The last few years have seen a good deal of conversation on education standards, spawned in large part by the arrival of Common Core.
But according to the education site Chalkbeat, some states are instituting standards in far more than reading and math:
“Tennessee will spend the next year on the task as one of eight states chosen to draft new standards focused on students’ emotional well-being and mental health in grades K-12.
That means setting benchmarks for what students should know or be able to do in each grade when it comes to skills such as decision-making, self-awareness, social awareness, self-control, and establishing and maintaining healthy relationships.
The idea is that setting grade-appropriate standards for social and emotional learning can help teachers help their students thrive both in and out of the classroom.”
Helping children to be well-adjusted mentally and socially is a worthy goal, and few would deny that children should be taught to make wise decisions or control their own behavior and emotions.
But one has to wonder: is it the school’s responsibility to teach those things, or is it the responsibility of the parent in the home?
Several years ago, former teacher John Taylor Gatto addressed this question in his book Dumbing Us Down. While Gatto implies that parents are the best teachers of social and emotional learning, he also notes that it is difficult for parents to follow through and fulfill their role in this area, largely because the education system has declared themselves the experts in raising children:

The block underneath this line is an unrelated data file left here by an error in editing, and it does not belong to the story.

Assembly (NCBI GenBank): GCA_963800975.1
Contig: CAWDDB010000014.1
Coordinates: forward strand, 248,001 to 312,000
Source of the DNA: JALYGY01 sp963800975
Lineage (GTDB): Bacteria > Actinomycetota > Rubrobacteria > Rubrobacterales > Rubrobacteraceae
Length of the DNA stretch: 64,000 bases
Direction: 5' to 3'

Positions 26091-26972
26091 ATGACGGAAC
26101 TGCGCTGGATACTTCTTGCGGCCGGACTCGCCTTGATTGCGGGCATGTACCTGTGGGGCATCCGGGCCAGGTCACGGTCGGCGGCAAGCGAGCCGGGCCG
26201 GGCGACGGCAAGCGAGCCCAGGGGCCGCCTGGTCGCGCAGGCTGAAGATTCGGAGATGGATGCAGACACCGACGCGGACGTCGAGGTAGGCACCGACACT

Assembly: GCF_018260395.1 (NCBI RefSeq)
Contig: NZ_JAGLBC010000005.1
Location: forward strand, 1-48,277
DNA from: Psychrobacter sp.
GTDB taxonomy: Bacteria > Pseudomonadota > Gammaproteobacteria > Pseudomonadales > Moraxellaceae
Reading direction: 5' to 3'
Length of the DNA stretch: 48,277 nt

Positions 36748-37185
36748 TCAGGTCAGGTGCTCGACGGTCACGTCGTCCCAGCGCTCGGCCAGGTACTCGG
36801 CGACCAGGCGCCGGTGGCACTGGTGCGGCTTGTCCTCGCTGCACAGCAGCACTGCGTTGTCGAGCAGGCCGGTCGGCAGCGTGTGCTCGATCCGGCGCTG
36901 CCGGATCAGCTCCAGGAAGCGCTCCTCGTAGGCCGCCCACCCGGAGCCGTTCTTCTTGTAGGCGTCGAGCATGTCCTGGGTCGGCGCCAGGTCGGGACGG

“[N]o large-scale reform is ever going to work to repair our damaged children and our damaged society until we force open the idea of ‘school’ to include family as the main engine of education. If we use schooling to break children away from parents – and make no mistake, that has been the central function of schools since John Cotton announced it as the purpose of the Bay Colony schools in 1650 and Horace Mann announced it as the purpose of Massachusetts schools in 1850 – we’re going to continue to have the horror show we have right now.
The ‘Curriculum of Family’ is at the heart of any good life. We’ve gotten away from that curriculum – it’s time to return to it. The way to sanity in education is for our schools to take the lead in releasing the stranglehold of institutions on family life, to promote during schooltime confluences of parent and child that will strengthen family bonds.”
Is Gatto correct in his assessment? Would we see more success in reforming the education system if we centered schooling around the family?
Furthermore, are we encouraging parents not to fulfill their role in training their children because schools are doing it for them?
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Annie Holmquist is editor of Intellectual Takeout, an online magazine and sister publication of Chronicles.